An important detail: when Colton was diagnosed with MS, they did a blood test to check for something called the JC Virus. It’s a common germ that more than half of all adults have been exposed to. It isn’t too much of a problem for most people, but if someone who has been exposed to it takes certain medications, the virus can develop into a brain infection called PML. 50% of people who develop PML die within the first few months of developing the infection. It can also cause blindness, dementia, paralysis and seizures. Colton has been exposed to the JC Virus. When he was diagnosed, he was told to stay away from any medication that could cause PML, which is why he chose Tecfidera. Now, the neurologist was presenting three different medications, all of which run the risk of developing PML.
I swear, we talked to the doctor for hours (in and out of the office) about what we were going to do. I have never, ever felt so connected to a doctor in my entire life. She is heaven-sent to us. She has spent countless hours on the phone with us, answering every question, listening to our concerns, and giving us the confidence to pick the best option, all without charging us a dime. Although being able to talk to family about MS is a nice release, talking to our doctor is so satisfying because she knows and treats hundreds of people with MS. Throughout the time that we were making this decision, I felt most strongly that we should trust her judgment and recommendations, and that if we did that, we would be ok. Still, it was an agonizing decision.
The rest of that week was spent getting three more steroid infusions, because two was not enough. We also decided to move forward with Tysabri, a medication that is 70% effective and highly recommended among MS patients. The chance of developing PML in the first year is 2/10,000. Our plan is to be on this drug for a year and move on to another drug that is a bit more aggressive (we couldn’t choose that one right now for insurance reasons). After a year, the risk doubles.
We were so worried about our choice. But after weeks of prayer, fasting, and temple trips, we felt most calm about Tysabri. We can’t predict the future, and not knowing if this medication will cause PML is still scary to us, especially considering all of the things that we have coming in the near future (baby #1, Colton’s graduation, buying a house, etc.).
I remember when Colton told me about his diagnosis through an email when I was on my mission. I had no idea what to think. I knew nothing about MS, and I couldn’t study about it. It was my sole responsibility to preach the gospel, listen to the Spirit, and be obedient to the commandments and mission rules. That night, I prayed and asked God to bless Colton with comfort and strength. I asked Him to bless Colton with a healthy body and mind. I felt immediately comforted and knew that Colton would be ok. I’ve hung on to that feeling for years, and still feel it on an almost daily basis. I had no idea that we would get married one day and that this would be part of our daily life. MS has taught us to be faithful and hope for a greater future through the hard times. It’s brought us very close together and taught us to cherish every healthy day. It’s taught us to be grateful for the miracle that are our bodies, given to us by a loving Father in Heaven. There are so many more positive and miraculous things that our bodies do on a daily basis than we could ever imagine.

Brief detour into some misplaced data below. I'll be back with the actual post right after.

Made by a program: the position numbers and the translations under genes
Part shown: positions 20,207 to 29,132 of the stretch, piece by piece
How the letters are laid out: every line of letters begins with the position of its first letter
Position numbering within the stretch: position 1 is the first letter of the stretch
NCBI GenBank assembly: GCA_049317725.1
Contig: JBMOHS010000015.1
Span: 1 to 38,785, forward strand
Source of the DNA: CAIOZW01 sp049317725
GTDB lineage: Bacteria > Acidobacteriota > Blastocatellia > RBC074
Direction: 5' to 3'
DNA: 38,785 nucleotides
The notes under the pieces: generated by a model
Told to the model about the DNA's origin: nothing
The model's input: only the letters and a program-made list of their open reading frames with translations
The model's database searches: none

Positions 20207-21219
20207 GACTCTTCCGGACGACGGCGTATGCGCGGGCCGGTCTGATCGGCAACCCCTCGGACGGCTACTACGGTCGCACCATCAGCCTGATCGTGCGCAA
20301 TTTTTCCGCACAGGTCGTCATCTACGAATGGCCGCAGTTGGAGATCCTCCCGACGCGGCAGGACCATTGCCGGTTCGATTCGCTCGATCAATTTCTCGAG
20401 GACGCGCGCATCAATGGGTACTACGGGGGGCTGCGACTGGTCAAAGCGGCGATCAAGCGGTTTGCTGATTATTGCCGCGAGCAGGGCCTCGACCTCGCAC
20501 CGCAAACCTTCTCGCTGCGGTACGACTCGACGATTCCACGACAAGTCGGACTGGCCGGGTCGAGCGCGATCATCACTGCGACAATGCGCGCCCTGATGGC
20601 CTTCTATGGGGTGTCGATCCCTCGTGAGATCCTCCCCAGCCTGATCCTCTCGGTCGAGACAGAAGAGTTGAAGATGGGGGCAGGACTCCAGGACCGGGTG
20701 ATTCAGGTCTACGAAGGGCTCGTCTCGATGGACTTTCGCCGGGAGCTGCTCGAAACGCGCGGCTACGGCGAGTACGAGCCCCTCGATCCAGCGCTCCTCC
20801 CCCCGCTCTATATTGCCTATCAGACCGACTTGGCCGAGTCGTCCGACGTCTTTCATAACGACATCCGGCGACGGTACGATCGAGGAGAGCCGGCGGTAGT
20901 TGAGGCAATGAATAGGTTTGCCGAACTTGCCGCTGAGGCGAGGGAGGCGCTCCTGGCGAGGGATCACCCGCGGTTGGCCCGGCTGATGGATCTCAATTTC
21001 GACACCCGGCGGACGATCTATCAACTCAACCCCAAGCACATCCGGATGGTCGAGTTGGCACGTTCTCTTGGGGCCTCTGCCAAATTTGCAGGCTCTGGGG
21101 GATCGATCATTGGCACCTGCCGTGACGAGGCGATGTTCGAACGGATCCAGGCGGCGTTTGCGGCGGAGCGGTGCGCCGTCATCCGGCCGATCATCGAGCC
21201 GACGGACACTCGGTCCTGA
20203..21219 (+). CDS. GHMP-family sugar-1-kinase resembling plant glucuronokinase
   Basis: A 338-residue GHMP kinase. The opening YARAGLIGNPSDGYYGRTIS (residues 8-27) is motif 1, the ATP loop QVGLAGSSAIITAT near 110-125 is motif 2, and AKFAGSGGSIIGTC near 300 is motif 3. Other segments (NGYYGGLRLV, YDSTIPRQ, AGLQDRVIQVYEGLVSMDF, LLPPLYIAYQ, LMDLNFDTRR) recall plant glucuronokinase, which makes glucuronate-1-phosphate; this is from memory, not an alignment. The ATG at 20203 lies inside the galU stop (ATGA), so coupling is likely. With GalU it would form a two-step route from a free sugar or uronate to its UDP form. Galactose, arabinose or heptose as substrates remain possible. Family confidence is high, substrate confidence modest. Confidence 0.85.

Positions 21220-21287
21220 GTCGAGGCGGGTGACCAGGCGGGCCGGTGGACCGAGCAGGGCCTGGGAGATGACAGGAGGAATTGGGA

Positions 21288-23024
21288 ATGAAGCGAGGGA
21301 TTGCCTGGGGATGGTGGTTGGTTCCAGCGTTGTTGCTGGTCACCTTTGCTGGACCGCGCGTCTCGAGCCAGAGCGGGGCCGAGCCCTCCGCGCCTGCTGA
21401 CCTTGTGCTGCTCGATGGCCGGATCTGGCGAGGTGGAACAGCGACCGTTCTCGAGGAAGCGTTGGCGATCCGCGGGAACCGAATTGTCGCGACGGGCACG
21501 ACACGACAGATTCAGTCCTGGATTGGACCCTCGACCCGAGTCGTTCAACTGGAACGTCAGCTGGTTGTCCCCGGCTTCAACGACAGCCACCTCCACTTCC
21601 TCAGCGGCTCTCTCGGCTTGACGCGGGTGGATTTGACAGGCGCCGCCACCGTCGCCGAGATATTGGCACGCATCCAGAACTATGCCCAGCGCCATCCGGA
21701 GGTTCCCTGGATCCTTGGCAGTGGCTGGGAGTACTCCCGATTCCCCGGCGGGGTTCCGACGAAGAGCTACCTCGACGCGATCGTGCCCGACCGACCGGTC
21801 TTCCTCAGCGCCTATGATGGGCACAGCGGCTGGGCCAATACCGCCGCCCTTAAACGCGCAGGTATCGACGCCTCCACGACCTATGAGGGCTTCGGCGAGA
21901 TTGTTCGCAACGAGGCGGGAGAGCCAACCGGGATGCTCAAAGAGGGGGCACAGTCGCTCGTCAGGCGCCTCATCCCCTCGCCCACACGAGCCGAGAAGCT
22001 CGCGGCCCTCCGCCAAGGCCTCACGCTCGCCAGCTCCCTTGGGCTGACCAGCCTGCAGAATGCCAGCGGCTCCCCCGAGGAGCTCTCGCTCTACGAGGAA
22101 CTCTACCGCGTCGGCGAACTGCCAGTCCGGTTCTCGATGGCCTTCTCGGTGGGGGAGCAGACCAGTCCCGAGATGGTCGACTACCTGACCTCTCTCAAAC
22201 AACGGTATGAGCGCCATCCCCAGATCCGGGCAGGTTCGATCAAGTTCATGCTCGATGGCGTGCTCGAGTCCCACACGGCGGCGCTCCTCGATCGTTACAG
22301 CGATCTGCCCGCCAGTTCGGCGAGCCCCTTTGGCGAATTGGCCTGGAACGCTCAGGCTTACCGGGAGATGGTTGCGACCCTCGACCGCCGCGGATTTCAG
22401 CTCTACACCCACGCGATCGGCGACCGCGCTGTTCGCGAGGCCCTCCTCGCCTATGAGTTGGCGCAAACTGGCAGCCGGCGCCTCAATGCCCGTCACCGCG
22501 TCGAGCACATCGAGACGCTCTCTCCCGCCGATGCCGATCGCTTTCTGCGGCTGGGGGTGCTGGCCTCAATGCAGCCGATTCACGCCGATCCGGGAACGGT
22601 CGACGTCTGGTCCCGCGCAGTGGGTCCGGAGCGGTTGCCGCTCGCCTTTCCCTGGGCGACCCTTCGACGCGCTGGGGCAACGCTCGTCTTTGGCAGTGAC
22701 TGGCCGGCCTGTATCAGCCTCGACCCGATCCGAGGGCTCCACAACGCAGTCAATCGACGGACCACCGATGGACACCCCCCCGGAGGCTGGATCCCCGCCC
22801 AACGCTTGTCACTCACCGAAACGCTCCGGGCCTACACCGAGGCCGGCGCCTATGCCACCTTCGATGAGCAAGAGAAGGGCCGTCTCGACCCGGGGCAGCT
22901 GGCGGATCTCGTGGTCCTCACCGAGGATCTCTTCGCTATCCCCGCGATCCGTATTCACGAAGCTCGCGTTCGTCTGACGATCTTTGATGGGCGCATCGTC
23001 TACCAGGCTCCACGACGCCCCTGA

Colton’s body has been healing slowly each day. It can take months to recover from a relapse, especially a severe one. His first infusion of Tysabri was Valentine’s Day. He has another in March. And hopefully one more before the baby comes. He should be feeling really good by then.
To say that it’s been a stressful couple of months is quite the understatement. We’re grateful for friends and family who have reached out to us and asked what they can do to help. When something like this is happening, the best thing that anyone can do for us is seek to understand the situation and express love and concern!
We are grateful to have wonderful health insurance through my work (one of the reasons that working for the government is the BOMB) and an income that helps us pay the bills. I’m grateful that through this whole experience, my pregnancy has been incredibly mild. I’ve had little to no symptoms since the first trimester, except maybe a little bit of exhaustion/nausea at times. We are grateful to have this awful chapter behind us and are ready to open a new one with a beautiful little baby boy! Most importantly, I’m grateful for Colton’s strength. In my eyes, he is perfect. I would never wish this disease on him for even a second. I would do anything in my power to take it away from him. His strength is inspiring to me. He loves his life and works incredibly hard to better himself each day. I truly don’t understand why he fell in love with me, let alone chose to marry such an imperfect person! But I thank God for our marriage and Colton’s example every single day.